- Data monetization: Financial institutions are starting to use a combination of data strategies to follow the lead of tech firms in data monetization.
- Bionic workforce: New technologies such as Artificial Intelligence will mean major shifts to financial institutions’ workforces.
- Systemically important techs: Financial institutions of all sizes rely on large tech firms’ capabilities.
- Financial regionalization: Diverging regulatory priorities and customer needs is making way to tailored regional models of financial services.
Impact of Regional Regulatory Differences
Due to regulatory differences worldwide, companies like Ant Financial (a subsidiary of Alibaba) and Tencent (the parent company of WeChat) in China have emerged as leading providers of a range of financial services – very different from the traditional bank-led model dominant in the United States.
In addition, the enactment of the Second Payment Services Directive (PSD2) in Europe is expected to open up banks’ customer data, creating an environment of more active competition between incumbents and new entrants. “Technology is not driving a global convergence in customer experience, instead divergent customer demand and regulatory priorities are creating distinctly regionalized financial ecosystems” said Bob Contri, Industry Leader at Deloitte Global Financial Services, and an adviser to the report.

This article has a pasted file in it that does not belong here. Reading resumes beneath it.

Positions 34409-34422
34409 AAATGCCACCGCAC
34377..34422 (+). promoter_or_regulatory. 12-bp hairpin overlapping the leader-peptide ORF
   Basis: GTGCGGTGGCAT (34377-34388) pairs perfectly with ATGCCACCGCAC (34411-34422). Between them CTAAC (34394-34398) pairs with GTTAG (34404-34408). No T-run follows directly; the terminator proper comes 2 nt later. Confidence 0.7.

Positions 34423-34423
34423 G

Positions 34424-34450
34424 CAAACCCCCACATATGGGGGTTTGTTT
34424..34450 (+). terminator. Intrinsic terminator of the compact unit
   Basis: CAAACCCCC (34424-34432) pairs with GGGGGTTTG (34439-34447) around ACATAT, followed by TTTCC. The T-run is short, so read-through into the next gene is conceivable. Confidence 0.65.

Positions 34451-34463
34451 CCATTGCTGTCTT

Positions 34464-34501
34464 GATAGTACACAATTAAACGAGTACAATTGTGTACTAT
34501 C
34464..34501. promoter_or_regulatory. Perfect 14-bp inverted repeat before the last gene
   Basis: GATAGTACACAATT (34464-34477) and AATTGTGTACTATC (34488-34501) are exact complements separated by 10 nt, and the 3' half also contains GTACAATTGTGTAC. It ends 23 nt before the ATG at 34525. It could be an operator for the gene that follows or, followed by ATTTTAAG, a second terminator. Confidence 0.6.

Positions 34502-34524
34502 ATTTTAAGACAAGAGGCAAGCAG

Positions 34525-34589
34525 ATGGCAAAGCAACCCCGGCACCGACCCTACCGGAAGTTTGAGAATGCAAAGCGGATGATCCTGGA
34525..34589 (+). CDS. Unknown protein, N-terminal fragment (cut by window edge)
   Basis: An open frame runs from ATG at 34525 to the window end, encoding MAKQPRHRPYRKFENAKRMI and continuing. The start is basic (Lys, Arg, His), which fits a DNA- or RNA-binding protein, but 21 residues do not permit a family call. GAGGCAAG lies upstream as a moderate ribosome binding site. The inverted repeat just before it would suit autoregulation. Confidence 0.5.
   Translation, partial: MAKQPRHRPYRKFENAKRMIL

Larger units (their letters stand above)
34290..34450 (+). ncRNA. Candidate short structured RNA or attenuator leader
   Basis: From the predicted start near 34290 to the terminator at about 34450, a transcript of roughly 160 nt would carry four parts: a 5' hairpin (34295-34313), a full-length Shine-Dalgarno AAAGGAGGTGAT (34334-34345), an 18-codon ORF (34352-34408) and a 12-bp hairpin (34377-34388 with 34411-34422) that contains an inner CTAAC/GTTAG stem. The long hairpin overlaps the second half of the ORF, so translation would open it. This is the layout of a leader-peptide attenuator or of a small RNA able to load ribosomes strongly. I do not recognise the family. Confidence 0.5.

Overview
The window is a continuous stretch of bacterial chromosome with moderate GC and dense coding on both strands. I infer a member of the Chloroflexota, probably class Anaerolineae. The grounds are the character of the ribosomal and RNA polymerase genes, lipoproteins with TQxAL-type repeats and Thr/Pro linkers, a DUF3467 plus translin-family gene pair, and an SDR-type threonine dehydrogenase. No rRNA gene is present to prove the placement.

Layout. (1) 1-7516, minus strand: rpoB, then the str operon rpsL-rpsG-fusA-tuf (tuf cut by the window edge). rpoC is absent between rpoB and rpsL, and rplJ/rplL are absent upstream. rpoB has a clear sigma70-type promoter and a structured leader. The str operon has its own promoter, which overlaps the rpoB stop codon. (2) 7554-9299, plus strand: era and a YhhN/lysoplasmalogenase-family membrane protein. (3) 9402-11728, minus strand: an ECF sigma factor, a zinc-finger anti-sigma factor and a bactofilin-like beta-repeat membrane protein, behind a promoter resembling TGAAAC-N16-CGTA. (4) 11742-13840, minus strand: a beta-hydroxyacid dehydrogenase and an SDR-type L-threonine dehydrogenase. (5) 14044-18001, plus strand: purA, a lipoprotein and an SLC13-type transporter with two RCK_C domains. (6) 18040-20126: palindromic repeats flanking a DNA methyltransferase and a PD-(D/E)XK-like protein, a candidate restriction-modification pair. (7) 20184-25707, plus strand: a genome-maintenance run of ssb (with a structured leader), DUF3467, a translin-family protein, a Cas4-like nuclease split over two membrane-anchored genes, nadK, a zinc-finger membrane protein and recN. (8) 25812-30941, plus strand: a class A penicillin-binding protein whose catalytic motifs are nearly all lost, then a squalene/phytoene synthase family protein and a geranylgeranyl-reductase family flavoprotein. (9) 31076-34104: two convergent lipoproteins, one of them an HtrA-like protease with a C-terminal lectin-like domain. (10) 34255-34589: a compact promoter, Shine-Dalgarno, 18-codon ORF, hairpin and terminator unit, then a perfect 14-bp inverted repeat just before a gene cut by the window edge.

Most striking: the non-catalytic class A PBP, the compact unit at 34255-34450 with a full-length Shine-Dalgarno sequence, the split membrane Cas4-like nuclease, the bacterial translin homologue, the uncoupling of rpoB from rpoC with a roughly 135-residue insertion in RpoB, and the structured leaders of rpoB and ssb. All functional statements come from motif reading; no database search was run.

“This could pose a serious challenge to regulatory coordination, as regulators struggle to understand the disparate impact of global regulations on each region”.
Banking Industry Has Options
A strategic option that the banking industry has available is “application programming interfaces” (APIs), where banks could partner with smaller fintech firms to build new banking products, become product distributors or even platform managers. This could allow both financial and non-financial services to be offered by banking organizations.
The WEF said the banking industry could benefit from open platforms because “brand image becomes even more important than before, and banks would have an advantage … in the race to become distributors due to their existing customer base”. Customers still trust their primary provider which could be leveraged to the banking industry’s benefit.
While a potential benefit for the banking industry, the WEF mentioned that little is understood about the economic and competitive potential of APIs due to the newness of the concept. “The uncertainty has discouraged incumbents and financial services software providers from investing in platform banking solutions, particularly as the incremental scale required to offset potential cannibalization is unclear.”
Courtesy of Jim Marous, co-publisher of The Financial Brand and publisher of the Digital Banking Report, a subscription-based publication that provides deep insights into the digitization of banking, with over 150 reports in the digital archive available to subscribers. You can follow Jim on Twitter and LinkedIn, or visit his professional website.